The Sweetest September
During college I found a copy of LaVryle Spencer’s Separate Beds. It’s the love story of two people caught up in the drama resulting from a pregnancy that occurred after a one night stand. In that book Spencer deals with an era without paternity tests, two very young protagonists and a belief system that doesn’t give them the option of abortion. It’s by no means a perfect read but I found it a very compelling one. This novel takes the same starting scenario of a pregnancy from a one night stand and pulls out all the drama to deliver a saccharine story about two people who fall in love while planning for baby. It’s not a bad book but it is not an especially believable tale either.
Shelby Mackey has experienced a lot of lows in her life but the night she pulls into Boots and has drunken sex in the bathroom with a virtual stranger might just be the lowest point yet. The two part ways immediately after the deed is done and both hope to never clap eyes on each other again. Shelby, at least, believes this is likely to be true. She lives in Washington, he lives in Louisiana. Their paths shouldn’t ever have to cross.But wouldn’t you know it, Shelby winds up pregnant in spite of the fact they used a condom. Determined to do the right thing, she heads to Louisiana to tell him in person that he will soon be a father. She doesn’t expect anything from him but she does want to let him know he has a child who will share his DNA in this world.
John Beauchamp never thought to see the sexy blonde he had a one night stand with come striding back into his life and he sure didn’t expect the information she throws at him. But he and his late wife had wanted kids and it looks like providence has given him a second chance. He tries to talk Shelby into staying for a while but she is determined to go home. Then she starts cramping and bleeding right there in his house and he has to rush her to the doctors. Everything is okay but Shelby is put on a week’s bed rest. No travel till the doctor is sure everything has settled down. Whisking her off to the inn owned by his sister, John realizes that he will have a chance to really get to know his baby mama. And to maybe convince her to stick around and let him be a part of his kid’s life.
Everything goes pretty smoothly for Shelby and John from that point on. Oh, there is the requisite misunderstanding towards the end of the novel but it is pretty much smooth sailing from page one. John’s response is far beyond the best case scenario most women would dream up for this situation. He steps right in and supports Shelby in ways men with longer relationships to their expectant significant others often don’t. Right from the beginning the two find that even though they were raised in very different worlds they have a lot in common and really do like each other beyond just their initial physical attraction. And Shelby actually fits into John’s life better than her own. Small town, middle class living suits her much better than the wealthy, sophisticated life of her family in Washington. Everyone is very warm, welcoming and accepting of John and Shelby, both of their situation and of them as a couple.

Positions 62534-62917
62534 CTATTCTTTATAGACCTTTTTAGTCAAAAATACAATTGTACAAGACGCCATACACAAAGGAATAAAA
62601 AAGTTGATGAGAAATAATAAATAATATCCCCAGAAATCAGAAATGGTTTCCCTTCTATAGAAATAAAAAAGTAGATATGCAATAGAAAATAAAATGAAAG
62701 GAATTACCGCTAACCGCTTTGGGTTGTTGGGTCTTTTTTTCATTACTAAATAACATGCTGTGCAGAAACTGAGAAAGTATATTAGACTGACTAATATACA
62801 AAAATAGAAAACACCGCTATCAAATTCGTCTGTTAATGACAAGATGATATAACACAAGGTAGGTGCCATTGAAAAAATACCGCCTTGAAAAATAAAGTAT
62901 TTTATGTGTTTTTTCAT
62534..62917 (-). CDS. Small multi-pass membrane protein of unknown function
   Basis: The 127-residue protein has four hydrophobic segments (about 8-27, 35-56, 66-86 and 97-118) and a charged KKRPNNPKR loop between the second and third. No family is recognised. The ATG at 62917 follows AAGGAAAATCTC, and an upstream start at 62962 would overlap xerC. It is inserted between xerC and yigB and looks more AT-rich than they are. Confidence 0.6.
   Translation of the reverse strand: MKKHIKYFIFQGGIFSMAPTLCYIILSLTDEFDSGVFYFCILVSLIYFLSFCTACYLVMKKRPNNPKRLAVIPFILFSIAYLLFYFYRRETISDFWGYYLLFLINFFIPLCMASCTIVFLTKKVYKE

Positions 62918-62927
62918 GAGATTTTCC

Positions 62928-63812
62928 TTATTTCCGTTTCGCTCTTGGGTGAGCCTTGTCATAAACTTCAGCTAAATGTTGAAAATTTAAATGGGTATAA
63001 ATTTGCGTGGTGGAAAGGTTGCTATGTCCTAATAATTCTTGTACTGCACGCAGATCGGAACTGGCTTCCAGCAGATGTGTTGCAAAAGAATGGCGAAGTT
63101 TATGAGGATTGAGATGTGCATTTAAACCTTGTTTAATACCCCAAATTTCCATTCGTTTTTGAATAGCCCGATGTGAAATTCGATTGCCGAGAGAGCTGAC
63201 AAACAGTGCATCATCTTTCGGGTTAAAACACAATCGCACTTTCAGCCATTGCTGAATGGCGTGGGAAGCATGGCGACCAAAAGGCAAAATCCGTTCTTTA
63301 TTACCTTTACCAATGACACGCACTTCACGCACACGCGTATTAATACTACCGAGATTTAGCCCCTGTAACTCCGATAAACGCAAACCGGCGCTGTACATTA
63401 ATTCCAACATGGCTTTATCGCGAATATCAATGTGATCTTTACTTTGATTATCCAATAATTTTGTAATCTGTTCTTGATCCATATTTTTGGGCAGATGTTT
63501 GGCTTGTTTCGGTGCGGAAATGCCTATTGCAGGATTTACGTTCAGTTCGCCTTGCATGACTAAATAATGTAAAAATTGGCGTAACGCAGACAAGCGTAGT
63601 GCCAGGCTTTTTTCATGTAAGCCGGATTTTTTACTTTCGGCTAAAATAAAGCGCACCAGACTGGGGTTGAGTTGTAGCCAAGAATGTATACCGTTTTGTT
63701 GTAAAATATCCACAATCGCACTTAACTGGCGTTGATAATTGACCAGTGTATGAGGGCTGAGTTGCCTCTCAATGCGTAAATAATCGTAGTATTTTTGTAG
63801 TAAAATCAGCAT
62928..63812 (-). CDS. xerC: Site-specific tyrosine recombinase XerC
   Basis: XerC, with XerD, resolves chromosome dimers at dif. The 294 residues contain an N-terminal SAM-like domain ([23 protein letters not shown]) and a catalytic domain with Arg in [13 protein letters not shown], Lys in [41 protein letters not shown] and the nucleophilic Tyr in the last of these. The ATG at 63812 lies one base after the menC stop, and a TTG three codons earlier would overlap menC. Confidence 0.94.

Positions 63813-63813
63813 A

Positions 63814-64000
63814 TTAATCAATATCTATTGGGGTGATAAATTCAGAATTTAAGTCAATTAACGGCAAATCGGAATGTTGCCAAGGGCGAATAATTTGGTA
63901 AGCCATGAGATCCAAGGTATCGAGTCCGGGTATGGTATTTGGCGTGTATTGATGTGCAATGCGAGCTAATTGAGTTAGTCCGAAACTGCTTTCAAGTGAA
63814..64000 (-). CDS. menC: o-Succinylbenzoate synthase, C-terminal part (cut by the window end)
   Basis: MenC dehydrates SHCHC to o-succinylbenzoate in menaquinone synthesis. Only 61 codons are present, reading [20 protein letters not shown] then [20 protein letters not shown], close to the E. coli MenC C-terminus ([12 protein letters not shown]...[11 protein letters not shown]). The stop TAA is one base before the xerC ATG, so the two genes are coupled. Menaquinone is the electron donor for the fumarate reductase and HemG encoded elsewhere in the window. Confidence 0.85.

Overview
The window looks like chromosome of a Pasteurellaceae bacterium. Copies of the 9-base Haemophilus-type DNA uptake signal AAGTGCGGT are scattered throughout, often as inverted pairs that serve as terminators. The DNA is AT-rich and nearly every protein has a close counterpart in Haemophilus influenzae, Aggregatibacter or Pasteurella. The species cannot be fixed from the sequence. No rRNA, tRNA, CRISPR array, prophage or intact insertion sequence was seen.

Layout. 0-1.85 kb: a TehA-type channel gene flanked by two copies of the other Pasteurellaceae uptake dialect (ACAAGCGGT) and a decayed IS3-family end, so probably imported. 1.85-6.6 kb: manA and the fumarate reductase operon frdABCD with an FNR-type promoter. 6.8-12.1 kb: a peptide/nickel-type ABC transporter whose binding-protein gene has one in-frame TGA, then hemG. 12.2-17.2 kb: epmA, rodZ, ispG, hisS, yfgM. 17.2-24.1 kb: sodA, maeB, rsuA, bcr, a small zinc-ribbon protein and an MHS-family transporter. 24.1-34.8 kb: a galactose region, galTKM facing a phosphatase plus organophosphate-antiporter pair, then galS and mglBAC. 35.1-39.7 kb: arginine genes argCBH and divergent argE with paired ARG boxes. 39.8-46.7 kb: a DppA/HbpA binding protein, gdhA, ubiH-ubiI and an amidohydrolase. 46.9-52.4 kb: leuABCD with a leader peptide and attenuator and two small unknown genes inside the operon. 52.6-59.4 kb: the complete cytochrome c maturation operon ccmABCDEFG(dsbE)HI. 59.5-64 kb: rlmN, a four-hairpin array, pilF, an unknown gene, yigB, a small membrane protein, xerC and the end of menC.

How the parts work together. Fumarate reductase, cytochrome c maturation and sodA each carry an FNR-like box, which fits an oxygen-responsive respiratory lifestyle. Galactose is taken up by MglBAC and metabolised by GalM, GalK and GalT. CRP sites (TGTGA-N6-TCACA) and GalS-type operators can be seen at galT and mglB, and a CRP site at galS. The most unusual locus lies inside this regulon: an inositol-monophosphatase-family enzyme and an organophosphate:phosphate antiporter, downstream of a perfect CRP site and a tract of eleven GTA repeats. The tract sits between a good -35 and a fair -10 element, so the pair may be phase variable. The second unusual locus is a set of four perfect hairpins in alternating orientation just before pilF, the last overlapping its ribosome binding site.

There is one noticeable exception having what I would consider a rather average human response to the situation. We don’t spend a lot of time with that person but they did insert a tiny bit of reality into the tale. The rest of the story, though, seems like a too good to be true fantasy of what having a baby from a one night stand would be like.
The book had some good points, such as the realistic relationship portrayed between John and his late wife Rebecca. The story didn’t deal with many of the issues which should surround this kind of situation but it did at least give lip service to them. We do get to see John question how he should be feeling in terms of his grieving process and how he is feeling towards Shelby. But for the most part, this is a sugar cookie of a tale, so light and sweet your teeth almost hurt after biting into it.
The book is well written and if this is your cuppa, I think you might enjoy it. Readers looking for a bit more reality in their tales though would be well advised to stay away.